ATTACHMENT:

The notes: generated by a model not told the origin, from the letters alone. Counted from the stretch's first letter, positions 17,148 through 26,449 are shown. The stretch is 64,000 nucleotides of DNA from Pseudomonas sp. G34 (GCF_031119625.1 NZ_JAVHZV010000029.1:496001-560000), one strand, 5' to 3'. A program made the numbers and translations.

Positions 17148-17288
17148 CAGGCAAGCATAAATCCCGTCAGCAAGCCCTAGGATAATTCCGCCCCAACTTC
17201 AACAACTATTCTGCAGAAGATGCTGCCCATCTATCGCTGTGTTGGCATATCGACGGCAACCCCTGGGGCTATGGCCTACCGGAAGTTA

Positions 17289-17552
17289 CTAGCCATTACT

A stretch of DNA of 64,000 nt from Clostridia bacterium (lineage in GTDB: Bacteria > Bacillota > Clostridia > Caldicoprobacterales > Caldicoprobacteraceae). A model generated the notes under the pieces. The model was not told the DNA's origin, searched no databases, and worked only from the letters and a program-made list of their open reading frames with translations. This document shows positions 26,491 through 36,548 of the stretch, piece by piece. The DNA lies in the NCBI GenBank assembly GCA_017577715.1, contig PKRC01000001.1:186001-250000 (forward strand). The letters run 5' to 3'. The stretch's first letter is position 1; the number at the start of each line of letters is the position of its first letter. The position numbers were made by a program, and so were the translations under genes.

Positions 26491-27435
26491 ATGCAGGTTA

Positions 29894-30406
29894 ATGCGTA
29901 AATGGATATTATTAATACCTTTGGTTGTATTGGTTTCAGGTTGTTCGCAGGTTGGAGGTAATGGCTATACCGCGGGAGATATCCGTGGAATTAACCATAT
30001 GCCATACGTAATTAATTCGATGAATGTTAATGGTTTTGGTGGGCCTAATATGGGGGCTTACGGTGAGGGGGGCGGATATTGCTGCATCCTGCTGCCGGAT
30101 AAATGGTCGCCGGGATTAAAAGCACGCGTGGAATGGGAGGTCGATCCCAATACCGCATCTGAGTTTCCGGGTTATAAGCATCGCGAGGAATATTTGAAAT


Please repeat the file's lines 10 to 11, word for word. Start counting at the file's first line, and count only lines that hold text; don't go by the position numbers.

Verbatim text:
Positions 29894-30406
29894 ATGCGTA